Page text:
AirWave Upgrades Management Platform
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San Mateo, Calif.-based AirWave Wireless this week announced a new version of its AirWave Management Platform (AMP). The 3.0 version will have, in the words of founder and COO Greg Murphy, a stronger "focus on more high-density networks."
The goal is for the product to support enterprises with multiple servers on the network with a single console to monitor all the access points on the wireless side. This new Web-based master console in AMP can scale up to supporting over 20,000 APs across a distributed network -- in branch offices and beyond, for example.
Enhanced radio frequency (RF) management is also new to this version, including automatic detection of interference from neighboring APs. Existing RF monitoring solutions using third party sensors can also be integrated into the AMP. Enterprises without an existing sensor array can take advantage of optional client software that turns laptops into an additional RF sensor.
"The client can gather information -- that's the primary function," says Murphy, "but [AMP] can also push information to the client." He says this client solution is AirWave's play to keep customers from being locked into a proprietary solution.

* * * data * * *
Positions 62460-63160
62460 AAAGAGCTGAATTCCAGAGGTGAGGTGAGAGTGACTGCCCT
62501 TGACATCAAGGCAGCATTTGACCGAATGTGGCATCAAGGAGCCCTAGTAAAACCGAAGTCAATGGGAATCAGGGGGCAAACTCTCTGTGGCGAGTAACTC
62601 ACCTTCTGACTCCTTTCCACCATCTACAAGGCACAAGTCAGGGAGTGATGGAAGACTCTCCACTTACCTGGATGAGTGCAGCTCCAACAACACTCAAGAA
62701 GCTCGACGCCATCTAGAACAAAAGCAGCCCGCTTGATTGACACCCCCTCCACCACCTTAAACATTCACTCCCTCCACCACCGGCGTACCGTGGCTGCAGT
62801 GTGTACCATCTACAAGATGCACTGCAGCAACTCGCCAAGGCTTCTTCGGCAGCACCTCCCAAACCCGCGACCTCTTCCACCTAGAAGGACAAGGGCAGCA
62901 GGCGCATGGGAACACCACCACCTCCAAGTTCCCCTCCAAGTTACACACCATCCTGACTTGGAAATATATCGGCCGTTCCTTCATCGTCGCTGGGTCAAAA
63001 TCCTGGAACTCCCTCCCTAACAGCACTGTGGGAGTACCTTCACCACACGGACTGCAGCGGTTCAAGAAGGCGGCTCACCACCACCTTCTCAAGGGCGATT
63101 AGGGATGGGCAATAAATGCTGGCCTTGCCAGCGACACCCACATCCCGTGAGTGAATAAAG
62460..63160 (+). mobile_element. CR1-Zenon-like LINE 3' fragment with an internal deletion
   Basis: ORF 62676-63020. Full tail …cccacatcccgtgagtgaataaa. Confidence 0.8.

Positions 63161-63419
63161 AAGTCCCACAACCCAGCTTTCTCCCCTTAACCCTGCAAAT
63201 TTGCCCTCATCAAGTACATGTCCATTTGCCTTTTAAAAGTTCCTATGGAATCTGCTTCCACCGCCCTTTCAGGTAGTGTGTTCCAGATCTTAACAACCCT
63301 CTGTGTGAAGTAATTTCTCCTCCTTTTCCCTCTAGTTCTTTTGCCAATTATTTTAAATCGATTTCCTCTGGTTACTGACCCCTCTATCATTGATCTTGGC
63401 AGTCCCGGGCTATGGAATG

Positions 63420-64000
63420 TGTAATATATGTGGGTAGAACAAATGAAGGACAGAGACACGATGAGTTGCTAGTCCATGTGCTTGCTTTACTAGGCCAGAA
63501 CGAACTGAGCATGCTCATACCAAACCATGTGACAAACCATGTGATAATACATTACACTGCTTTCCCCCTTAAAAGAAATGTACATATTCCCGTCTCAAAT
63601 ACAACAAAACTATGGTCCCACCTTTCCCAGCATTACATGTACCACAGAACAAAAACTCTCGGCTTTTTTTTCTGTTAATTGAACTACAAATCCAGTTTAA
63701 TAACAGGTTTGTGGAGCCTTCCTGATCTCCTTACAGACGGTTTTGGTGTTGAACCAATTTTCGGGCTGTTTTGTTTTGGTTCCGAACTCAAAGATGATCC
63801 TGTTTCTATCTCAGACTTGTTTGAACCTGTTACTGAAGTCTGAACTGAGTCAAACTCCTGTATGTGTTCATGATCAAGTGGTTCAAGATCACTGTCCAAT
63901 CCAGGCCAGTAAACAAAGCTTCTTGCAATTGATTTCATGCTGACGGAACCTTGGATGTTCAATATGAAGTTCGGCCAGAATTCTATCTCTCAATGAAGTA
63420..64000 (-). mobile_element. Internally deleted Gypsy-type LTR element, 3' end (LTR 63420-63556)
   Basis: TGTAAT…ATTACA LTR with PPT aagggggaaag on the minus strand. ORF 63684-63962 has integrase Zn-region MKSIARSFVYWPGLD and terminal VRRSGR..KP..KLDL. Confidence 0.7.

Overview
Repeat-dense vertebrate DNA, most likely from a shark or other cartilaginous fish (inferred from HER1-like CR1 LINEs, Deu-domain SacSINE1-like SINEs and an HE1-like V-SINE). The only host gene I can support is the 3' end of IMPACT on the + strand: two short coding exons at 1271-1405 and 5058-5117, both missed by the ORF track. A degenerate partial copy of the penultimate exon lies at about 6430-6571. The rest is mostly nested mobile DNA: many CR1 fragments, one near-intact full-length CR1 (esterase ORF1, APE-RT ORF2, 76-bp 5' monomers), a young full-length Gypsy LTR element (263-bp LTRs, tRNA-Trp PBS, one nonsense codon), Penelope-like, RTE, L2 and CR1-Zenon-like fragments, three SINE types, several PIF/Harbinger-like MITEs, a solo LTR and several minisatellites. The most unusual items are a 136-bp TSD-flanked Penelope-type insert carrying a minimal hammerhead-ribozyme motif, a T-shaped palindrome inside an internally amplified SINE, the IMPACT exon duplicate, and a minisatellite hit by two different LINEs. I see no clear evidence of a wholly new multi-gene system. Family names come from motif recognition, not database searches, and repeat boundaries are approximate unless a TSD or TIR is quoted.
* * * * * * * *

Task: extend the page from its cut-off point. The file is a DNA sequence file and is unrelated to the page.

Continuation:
The number of products that AMP works with has expanded to include new hardware from vendors like Cisco, Symbol, 3Com, Enterasys, HP, and more. The platform will also work with the new wave of WLAN switches on the market.
"We talk to a lot of customers, and there's debate about intelligent APs vs. thin APs -- they think it's an either/or proposition, but we think it's both," says Murphy. "Some might want switches, but there's areas where it makes sense to have intelligent APs and legacy devices. A retail headquarters might want the wireless switch architecture for high density of users or voice over IP, but they've got thousands of retail outlets that each have one AP -- that's not going to be a switch location."
Asked about who the competition is for AirWave, Murphy says all the companies out there have their own method of configuring and managing their own hardware devices in the early stages, "but as they move out of the pilot mode or go corporate-wide or on a global basis, they see the reality: these networks become multi-vendor, heterogeneous networks, and they need to accommodate that."